Thursday, December 03, 2009
I went out to a friend's neighborhood to look around in the woods for signs of wildlife. The housing development is right next to large forested areas and there have been problems with bears raiding garbage so she is interested in helping her neighbors be more aware of the animals around them - hopefully with increased awareness will come increased responsibility.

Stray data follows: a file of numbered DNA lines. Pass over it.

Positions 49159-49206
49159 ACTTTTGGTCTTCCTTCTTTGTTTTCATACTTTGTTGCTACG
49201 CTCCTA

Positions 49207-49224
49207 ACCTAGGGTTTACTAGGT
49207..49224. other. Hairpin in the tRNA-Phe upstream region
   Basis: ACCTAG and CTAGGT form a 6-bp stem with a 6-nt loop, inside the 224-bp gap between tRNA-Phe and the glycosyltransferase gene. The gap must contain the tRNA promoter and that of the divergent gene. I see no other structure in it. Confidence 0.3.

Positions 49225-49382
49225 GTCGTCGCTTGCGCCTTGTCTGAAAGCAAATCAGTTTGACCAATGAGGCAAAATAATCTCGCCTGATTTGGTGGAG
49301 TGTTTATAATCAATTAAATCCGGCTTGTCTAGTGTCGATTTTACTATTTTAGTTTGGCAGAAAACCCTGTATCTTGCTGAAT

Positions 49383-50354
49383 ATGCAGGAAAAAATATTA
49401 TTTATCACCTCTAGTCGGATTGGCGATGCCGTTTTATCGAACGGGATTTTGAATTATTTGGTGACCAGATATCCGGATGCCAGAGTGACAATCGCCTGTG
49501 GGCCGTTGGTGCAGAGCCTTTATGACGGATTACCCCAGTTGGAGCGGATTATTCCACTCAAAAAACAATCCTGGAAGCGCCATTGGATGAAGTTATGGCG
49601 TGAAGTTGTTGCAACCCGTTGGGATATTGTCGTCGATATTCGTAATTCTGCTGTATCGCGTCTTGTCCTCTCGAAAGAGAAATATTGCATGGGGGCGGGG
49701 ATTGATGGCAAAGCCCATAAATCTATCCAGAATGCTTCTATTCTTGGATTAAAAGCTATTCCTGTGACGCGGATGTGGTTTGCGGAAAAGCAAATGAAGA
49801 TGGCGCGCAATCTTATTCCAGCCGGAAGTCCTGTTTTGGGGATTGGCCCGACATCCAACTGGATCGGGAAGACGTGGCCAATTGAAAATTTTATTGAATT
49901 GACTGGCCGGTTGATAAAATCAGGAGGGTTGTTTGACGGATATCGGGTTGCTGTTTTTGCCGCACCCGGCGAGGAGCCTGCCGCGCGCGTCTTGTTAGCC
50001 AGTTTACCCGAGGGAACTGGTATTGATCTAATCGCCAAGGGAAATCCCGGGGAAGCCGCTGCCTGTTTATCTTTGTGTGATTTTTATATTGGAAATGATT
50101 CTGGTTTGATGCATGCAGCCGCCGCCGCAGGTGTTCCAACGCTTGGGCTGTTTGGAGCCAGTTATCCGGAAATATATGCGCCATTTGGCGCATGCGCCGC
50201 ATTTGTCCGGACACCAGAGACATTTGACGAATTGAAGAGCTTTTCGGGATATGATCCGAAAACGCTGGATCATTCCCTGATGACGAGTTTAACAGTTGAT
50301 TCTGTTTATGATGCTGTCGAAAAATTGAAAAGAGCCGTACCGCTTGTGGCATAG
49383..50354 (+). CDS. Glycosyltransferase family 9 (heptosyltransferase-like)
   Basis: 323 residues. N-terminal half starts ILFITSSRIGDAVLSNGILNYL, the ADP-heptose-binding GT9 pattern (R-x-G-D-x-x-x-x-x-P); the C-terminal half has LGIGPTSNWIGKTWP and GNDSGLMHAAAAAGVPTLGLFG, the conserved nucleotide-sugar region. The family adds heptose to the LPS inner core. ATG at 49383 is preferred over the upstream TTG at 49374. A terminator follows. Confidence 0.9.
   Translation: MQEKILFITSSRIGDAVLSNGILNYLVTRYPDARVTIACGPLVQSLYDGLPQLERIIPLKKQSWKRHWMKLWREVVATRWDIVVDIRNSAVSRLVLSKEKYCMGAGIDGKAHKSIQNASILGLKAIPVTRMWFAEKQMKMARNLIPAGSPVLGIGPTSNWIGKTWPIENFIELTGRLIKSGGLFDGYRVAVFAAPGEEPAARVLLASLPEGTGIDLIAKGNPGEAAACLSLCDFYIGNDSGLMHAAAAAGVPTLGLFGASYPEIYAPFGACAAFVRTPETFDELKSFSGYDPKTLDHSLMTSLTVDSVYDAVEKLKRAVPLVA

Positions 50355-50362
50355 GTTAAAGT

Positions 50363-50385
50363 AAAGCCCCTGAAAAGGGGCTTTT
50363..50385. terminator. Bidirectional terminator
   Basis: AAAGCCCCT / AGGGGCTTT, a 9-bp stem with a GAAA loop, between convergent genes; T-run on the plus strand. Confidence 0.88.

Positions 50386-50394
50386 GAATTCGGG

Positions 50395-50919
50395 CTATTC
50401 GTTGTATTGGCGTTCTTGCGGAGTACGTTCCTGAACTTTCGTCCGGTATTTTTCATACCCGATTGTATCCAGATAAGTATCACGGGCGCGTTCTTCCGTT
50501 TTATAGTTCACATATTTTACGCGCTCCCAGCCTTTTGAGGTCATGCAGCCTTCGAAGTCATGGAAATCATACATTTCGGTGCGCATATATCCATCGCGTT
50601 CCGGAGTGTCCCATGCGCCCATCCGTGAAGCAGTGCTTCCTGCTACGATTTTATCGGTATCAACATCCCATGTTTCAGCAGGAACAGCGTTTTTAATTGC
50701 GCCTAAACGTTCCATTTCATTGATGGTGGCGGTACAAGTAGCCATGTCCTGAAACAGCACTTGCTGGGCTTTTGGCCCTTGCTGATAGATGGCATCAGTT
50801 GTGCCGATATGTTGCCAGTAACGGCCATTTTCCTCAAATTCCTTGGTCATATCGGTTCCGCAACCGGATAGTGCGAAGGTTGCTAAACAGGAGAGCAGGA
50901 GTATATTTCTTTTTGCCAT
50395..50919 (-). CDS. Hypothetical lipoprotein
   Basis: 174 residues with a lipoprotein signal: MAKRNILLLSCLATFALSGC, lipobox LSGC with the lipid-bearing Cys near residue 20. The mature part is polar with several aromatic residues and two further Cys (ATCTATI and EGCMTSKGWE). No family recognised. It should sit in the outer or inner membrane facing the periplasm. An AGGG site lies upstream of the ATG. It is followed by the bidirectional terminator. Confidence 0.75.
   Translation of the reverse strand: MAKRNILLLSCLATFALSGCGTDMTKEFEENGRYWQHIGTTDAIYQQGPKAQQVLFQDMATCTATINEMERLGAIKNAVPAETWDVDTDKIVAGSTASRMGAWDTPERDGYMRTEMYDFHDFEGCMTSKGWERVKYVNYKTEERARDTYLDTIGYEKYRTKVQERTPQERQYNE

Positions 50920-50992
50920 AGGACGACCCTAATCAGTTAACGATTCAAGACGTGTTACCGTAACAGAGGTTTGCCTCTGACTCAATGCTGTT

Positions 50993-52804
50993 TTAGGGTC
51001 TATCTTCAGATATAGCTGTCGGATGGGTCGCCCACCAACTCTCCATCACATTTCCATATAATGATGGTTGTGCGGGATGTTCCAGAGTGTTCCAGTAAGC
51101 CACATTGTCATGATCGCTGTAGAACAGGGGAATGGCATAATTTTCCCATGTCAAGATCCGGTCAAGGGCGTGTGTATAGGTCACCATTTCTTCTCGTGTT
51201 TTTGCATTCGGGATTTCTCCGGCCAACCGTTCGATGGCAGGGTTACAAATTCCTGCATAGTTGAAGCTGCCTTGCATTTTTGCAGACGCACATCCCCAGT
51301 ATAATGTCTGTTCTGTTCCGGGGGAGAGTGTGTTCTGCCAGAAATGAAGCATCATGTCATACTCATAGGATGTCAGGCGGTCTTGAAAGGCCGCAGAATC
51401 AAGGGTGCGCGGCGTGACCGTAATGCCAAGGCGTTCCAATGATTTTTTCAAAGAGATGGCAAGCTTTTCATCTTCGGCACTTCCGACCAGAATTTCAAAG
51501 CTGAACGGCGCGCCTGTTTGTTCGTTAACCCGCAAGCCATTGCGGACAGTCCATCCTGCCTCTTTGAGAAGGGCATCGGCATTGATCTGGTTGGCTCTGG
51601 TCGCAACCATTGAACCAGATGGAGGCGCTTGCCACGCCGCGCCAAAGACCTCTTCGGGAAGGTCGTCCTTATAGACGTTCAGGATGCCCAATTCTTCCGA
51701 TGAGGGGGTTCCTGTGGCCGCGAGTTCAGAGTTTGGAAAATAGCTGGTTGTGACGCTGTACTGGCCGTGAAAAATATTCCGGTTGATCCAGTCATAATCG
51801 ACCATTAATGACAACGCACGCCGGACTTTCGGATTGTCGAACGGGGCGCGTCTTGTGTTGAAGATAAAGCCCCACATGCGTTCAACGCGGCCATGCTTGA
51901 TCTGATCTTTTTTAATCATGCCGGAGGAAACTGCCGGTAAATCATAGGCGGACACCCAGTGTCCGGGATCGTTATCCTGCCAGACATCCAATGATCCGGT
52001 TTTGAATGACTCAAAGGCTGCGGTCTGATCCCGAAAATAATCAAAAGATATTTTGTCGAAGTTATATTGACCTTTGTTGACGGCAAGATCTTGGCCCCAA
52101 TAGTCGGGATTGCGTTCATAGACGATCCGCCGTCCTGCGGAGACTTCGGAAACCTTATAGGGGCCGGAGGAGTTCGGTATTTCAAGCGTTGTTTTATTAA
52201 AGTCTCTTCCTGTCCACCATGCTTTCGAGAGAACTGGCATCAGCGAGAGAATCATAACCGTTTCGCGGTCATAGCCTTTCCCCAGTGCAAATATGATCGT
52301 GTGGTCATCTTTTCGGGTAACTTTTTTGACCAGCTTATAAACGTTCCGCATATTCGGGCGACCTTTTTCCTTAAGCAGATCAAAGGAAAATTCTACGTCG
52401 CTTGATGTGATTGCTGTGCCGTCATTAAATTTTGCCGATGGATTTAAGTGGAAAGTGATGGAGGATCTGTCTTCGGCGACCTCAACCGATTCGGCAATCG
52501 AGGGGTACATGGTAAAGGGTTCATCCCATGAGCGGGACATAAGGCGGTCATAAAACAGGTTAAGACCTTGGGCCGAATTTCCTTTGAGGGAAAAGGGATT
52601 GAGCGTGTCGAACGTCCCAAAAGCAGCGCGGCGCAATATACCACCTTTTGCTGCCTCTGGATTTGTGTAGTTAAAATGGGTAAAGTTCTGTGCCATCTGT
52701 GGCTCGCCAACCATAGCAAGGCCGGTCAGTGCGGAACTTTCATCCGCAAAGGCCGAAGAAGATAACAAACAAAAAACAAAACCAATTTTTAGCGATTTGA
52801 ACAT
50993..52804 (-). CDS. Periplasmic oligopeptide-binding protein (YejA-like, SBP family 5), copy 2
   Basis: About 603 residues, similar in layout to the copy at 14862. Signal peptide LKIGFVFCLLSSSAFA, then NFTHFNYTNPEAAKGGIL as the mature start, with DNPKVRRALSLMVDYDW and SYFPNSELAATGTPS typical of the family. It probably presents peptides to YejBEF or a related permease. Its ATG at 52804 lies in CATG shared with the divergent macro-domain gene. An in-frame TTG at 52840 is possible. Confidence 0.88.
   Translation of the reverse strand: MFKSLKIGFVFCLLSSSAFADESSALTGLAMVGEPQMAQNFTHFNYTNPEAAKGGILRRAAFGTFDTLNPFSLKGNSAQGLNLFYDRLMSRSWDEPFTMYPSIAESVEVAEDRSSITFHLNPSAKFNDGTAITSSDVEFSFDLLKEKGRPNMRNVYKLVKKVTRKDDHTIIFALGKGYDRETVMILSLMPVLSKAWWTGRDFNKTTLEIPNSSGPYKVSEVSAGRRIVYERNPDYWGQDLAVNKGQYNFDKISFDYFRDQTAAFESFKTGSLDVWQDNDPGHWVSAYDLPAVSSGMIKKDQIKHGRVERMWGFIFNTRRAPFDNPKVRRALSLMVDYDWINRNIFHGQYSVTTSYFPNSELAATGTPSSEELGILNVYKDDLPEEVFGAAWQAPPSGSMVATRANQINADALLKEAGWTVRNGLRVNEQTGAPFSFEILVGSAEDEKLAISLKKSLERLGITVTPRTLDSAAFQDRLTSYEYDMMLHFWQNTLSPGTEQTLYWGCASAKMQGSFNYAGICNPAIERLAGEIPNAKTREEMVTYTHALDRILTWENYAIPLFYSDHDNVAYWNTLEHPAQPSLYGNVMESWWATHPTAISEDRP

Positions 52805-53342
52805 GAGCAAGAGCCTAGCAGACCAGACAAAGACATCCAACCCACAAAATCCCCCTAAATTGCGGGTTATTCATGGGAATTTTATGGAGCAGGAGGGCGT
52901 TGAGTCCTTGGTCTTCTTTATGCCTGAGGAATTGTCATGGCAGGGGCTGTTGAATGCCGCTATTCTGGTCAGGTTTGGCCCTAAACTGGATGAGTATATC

While on our wander through the woods I noticed this bracket fungus with an alder stick going through it a little more than an inch in from the edge. The stick was detached from its tree, but was still fairly firm with much of its bark remaining. Fallen alder branches seem to rot fairly quickly in our wet northwest winters, so I suspect that this branch had fallen since last winter. It was quite firmly encompassed by the fungus though. I have never seen anything suggesting that a shelf fungus would grow so quickly to engulf the limb like that in less than a year. The only alternative that comes to mind (which also seems unlikely to me) is that the stick remained upright and in sturdy condition for the years it might take the fungus to grow that much.